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Polis Extends Stay-At-Home Order During Rare Statewide Address

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Aron Ontiveroz, The Denver Post Pool Photo
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  In a rare statewide address, Gov. Jared Polis said he is extending Colorado's stay-at-home order another two weeks to slow the spread of the coronavirus.

Speaking from the governor's mansion, Polis said he will lift the restrictions sooner than April 26 if he feels it's safe.

"The better job we do of staying in, the sooner we'll be able to go back out," Polis said. "I know this isn't easy. But if we all do our part, we can beat this virus and get back to living our lives."

He said April will forever be known as the "lost month." But he said social distancing efforts have been effective at slowing the spread of the virus.

"There will be a day in the not-too-distant future when we can physically be together once again," Polis said. "When we can go to bars and restaurants, attend schools and universities, churches and temples. When grandparents can hug their grandchildren without fear of getting sick. When we can once again feel the wind against our face as we ski down our favorite ski runs and hike our favorite trails.

"But that day is not today," Polis continued. "Nor is it tomorrow."

Polis said Coloradans "need to dig deep into our souls to muster the resolve, the courage, the fortitude to carry on and do our patriotic duty as generations have done before."

And that means staying at home except to make essential trips.

He also reiterated his call for all residents to wear non-medical, cloth masks when going out in public.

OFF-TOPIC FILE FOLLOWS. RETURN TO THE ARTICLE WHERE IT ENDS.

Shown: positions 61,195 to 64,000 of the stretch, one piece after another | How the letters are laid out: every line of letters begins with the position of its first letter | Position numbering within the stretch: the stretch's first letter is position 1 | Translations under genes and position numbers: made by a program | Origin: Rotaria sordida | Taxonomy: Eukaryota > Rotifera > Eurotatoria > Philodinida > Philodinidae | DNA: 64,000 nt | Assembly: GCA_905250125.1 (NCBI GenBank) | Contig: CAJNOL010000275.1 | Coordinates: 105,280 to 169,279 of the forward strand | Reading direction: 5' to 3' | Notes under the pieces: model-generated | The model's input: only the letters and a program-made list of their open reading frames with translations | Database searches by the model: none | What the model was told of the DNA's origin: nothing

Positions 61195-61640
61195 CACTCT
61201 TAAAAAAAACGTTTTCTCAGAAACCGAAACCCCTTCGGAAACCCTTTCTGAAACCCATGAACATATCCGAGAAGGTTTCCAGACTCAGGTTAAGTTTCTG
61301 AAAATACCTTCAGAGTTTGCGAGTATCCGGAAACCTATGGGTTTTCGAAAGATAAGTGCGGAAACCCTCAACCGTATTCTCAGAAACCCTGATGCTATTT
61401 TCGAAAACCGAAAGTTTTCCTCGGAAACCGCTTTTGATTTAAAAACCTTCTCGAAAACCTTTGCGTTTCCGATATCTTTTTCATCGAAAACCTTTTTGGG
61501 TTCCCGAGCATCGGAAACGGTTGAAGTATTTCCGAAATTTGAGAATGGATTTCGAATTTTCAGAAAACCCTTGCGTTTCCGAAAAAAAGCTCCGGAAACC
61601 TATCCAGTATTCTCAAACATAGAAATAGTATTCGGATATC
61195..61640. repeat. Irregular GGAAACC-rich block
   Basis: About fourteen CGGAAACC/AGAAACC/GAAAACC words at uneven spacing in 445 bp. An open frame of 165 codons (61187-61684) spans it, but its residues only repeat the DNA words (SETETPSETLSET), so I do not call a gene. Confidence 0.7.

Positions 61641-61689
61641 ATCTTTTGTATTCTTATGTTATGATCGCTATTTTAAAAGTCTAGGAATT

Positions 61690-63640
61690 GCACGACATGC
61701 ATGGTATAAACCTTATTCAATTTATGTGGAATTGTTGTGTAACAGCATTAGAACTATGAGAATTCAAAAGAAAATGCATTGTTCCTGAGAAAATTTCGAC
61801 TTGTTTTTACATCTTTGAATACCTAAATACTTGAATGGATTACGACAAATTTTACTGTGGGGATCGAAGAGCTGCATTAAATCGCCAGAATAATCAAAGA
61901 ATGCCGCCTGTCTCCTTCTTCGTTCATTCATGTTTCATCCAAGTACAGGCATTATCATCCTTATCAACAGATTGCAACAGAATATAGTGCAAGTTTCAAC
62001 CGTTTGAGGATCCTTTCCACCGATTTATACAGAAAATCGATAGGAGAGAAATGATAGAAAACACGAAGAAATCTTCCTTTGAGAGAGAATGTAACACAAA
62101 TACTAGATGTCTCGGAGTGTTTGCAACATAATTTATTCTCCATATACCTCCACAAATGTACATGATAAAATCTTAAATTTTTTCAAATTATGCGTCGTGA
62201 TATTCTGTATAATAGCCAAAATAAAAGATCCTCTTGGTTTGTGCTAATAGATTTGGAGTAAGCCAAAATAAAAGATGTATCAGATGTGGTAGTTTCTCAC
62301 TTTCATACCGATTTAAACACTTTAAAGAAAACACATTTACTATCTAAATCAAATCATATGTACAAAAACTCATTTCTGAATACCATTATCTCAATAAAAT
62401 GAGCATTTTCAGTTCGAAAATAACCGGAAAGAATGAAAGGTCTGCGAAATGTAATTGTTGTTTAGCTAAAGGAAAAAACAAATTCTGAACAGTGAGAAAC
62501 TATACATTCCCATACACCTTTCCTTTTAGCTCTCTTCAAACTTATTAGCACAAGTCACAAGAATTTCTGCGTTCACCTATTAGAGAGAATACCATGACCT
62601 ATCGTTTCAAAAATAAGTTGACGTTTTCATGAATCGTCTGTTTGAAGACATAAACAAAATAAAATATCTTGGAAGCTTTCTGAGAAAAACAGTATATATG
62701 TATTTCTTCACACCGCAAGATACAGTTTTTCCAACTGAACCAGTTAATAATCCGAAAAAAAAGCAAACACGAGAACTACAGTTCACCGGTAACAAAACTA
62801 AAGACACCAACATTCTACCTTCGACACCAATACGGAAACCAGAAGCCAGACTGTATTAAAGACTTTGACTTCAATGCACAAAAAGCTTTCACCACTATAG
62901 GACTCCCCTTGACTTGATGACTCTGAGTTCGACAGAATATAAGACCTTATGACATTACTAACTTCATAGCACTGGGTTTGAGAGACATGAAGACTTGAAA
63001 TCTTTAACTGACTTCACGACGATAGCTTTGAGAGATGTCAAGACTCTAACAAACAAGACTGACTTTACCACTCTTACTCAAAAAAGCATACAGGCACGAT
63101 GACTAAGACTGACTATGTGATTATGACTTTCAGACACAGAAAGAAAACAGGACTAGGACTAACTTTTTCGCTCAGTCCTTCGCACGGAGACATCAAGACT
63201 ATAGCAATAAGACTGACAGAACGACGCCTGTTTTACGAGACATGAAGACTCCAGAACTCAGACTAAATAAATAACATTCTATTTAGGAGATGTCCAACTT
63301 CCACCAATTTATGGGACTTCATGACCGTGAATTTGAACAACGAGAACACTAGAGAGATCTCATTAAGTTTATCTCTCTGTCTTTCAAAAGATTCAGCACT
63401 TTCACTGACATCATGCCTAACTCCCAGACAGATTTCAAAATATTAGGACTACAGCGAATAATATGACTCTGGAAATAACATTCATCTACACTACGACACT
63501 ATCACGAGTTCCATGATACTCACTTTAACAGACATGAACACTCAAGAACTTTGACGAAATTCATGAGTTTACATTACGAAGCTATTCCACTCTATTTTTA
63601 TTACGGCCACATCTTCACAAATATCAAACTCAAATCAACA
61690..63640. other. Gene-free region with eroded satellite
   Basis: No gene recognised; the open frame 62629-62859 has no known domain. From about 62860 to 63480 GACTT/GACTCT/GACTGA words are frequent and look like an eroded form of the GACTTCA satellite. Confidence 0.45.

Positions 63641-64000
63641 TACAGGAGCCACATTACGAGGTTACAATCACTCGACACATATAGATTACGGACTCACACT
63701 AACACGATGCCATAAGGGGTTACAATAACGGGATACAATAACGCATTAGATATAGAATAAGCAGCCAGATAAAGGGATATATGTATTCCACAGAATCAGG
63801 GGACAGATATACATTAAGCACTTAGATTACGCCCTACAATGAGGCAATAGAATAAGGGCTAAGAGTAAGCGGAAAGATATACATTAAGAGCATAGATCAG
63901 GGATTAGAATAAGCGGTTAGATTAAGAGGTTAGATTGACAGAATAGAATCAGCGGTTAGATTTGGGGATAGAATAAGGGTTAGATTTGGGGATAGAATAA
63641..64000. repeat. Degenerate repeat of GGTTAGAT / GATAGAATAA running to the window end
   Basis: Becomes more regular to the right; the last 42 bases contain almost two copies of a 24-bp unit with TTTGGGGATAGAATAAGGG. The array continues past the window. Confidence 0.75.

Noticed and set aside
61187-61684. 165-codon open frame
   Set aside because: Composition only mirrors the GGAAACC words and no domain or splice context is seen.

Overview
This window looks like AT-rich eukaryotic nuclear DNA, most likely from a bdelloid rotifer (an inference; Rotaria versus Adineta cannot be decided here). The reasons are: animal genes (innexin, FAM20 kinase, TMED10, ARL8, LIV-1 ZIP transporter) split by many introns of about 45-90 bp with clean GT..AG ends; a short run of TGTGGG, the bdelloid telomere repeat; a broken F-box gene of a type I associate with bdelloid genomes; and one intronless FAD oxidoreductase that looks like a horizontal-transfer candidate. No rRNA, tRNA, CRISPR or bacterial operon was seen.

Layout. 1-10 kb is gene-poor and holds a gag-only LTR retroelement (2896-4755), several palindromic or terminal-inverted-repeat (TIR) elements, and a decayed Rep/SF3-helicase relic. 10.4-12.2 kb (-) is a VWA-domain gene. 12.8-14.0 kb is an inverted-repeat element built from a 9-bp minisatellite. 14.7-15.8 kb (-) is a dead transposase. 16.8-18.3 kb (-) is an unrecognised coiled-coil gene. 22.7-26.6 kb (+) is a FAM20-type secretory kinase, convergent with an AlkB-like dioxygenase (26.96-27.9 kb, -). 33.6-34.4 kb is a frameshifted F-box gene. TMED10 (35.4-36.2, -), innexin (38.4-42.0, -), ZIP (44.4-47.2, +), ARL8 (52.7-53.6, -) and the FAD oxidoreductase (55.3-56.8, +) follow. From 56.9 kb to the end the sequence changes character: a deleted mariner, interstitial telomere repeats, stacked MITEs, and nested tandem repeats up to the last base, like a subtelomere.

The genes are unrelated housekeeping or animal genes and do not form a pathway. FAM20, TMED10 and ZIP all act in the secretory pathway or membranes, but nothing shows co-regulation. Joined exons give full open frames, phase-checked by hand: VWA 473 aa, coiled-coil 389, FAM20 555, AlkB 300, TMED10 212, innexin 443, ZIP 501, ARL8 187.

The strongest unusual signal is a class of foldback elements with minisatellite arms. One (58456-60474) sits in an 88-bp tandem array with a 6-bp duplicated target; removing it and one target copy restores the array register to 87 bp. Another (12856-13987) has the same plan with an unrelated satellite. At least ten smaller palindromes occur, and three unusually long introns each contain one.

Polis called COVID-19 one of the most dire threats Coloradans have faced in their lives.

He also warned the stay-at-home order could be extended again if people don't follow it and the death toll continues to rise.

He spoke shortly after the number of people hospitalized by the virus in the state neared 1,000.

Copyright 2020 KUNC. To see more, visit KUNC.

Scott Franz is a government watchdog reporter and photographer from Steamboat Springs. He spent the last seven years covering politics and government for the Steamboat Pilot & Today, a daily newspaper in northwest Colorado. His reporting in Steamboat stopped a police station from being built in a city park, saved a historic barn from being destroyed and helped a small town pastor quickly find a kidney donor. His favorite workday in Steamboat was Tuesday, when he could spend many of his mornings skiing untracked powder and his evenings covering city council meetings. Scott received his journalism degree from the University of Colorado at Boulder. He is an outdoorsman who spends at least 20 nights a year in a tent. He spoke his first word, 'outside', as a toddler in Edmonds, Washington. Scott visits the Great Sand Dunes, his favorite Colorado backpacking destination, twice a year. Scott's reporting is part of Capitol Coverage, a collaborative public policy reporting project, providing news and analysis to communities across Colorado for more than a decade. Fifteen public radio stations participate in Capitol Coverage from throughout Colorado.
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